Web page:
Going to university is a big decision that can have a lasting impact on your life. But is it the right choice for you? In this post, we will explore some of the pros and cons of pursuing higher education, based on the latest research and statistics.
Pros of Going to University
- Higher income potential. According to UCAS, graduates earn 35% more than college leavers1. This means that over a lifetime, a degree can boost your earnings by hundreds of thousands of pounds. Of course, this will depend on your chosen field, industry, and employer, but having a degree can give you a competitive edge in the job market.
- Specialised career opportunities. Some jobs require specific qualifications and training that can only be obtained through university education. For example, if you want to become a doctor, lawyer, engineer, teacher, or accountant, you will need a degree in your relevant field. Going to university can also help you discover your passion and interests, and pursue a career that aligns with them.
- Personal development. Going to university is not just about academic learning. It is also an opportunity to grow as a person, make new friends, enjoy a vibrant social life, live independently, and learn how to look after yourself. You can also join clubs and societies, take part in extracurricular activities, volunteer, travel, and gain valuable life skills that will benefit you in any situation.
- Research and critical thinking skills. University education will challenge you to think critically, analytically, creatively, and independently. You will learn how to conduct research, find and evaluate information, formulate arguments, solve problems, and communicate effectively. These skills are essential for any career path and will help you adapt to changing circumstances and demands.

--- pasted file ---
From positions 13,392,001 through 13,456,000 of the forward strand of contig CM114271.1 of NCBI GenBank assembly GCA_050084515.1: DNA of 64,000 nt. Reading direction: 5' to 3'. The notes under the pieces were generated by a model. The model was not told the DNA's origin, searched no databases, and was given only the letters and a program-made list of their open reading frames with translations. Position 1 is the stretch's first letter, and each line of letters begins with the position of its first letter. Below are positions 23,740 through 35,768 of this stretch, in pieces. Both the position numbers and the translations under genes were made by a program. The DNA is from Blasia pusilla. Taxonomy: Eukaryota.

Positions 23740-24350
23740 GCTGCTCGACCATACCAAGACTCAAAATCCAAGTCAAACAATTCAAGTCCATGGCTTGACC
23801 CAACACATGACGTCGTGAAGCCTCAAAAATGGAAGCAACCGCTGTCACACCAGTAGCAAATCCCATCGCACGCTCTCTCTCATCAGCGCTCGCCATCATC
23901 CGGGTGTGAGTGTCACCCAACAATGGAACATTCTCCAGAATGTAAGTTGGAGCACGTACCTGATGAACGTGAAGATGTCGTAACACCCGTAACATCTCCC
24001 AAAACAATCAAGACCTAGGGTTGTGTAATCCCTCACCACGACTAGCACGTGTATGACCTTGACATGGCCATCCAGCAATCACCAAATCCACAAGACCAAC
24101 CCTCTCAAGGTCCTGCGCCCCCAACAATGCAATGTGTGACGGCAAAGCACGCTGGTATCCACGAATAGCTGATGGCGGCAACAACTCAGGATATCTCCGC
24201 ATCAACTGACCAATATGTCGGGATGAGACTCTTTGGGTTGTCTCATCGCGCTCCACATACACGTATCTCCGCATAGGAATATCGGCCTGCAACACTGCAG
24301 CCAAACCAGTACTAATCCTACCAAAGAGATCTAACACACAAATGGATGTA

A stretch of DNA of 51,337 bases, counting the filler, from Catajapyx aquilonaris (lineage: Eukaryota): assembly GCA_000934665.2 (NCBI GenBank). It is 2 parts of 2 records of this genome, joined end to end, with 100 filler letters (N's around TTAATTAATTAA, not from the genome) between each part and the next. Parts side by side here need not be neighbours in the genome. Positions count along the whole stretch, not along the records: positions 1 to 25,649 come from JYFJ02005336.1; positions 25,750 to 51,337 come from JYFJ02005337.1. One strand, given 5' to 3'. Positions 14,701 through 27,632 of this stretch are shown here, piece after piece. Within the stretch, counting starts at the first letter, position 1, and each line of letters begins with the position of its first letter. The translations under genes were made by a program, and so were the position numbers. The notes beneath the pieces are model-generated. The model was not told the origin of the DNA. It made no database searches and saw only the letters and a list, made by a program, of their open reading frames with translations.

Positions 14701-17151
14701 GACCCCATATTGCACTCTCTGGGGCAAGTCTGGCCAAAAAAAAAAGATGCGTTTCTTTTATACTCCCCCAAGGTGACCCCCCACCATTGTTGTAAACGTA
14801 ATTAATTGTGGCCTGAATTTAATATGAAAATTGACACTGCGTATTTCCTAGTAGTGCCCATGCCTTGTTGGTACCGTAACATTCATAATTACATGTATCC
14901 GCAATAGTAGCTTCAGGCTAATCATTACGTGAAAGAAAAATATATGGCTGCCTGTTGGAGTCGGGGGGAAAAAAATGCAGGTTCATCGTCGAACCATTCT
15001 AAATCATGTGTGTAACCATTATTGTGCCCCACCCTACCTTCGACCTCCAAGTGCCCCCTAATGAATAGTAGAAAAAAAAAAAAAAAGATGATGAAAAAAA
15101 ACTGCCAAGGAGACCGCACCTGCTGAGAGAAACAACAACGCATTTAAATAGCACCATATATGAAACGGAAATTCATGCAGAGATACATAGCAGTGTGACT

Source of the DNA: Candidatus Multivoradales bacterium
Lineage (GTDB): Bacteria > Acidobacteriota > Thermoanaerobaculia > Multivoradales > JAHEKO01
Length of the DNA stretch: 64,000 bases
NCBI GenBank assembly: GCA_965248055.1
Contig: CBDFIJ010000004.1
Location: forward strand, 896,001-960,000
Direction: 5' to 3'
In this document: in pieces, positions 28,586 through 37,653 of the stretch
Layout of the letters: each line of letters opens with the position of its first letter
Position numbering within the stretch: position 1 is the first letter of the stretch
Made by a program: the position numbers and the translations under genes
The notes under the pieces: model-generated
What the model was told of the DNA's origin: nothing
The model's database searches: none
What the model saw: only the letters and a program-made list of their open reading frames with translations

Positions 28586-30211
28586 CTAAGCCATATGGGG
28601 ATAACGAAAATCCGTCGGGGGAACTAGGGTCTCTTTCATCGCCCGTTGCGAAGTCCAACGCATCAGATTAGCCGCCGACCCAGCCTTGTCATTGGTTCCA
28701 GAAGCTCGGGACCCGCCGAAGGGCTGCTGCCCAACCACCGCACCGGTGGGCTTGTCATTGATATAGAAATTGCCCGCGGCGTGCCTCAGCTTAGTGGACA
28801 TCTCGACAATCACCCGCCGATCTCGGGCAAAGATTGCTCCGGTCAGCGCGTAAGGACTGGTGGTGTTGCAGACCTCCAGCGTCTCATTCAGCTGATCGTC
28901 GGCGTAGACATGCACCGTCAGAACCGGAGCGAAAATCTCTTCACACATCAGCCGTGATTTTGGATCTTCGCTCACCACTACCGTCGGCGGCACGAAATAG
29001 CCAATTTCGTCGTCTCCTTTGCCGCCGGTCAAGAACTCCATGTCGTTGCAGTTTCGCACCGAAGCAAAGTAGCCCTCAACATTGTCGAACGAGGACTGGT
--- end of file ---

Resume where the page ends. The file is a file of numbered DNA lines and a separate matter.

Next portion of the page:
Cons of Going to University
- Student debt. For most people, going to university involves taking out a loan or multiple loans to cover tuition fees and living costs. The average student debt in the UK is over £50,0002, which can take decades to repay. Although student loans are different from other types of debt and have favourable repayment terms, they can still affect your financial situation and future plans.
- Academic pressure. University studies can be demanding and stressful. You will have to cope with a lot of reading, assignments, exams, deadlines, and expectations. You will also have to manage your time and workload effectively, with less guidance and support from tutors and lecturers. Some students may struggle with the transition from school or college to university level study, or experience mental health issues such as anxiety or depression.
- Uncertain outcomes. Having a degree does not guarantee you a job or a successful career. The job market is competitive and dynamic, and employers look for more than just qualifications. You will also need relevant work experience, skills, networking, and personal attributes to stand out from the crowd. Additionally, some degrees may have limited or oversaturated career prospects, or become obsolete due to technological or social changes.
- Alternative options. Going to university is not the only way to achieve your goals or fulfil your potential. There are many other options available that may suit your needs and preferences better. For example, you could do an apprenticeship3, which combines work and training in a specific occupation. You could also start working right away, gain experience and skills on the job, or set up your own business.
Going to university has its advantages and disadvantages, and it is not for everyone. Before you make your decision, you should weigh up the pros and cons carefully, consider your personal circumstances and aspirations, research the courses and universities that interest you, and explore the alternatives that exist. Ultimately, the choice is yours – but whatever you decide, make sure it is informed by facts and evidence rather than myths or stereotypes.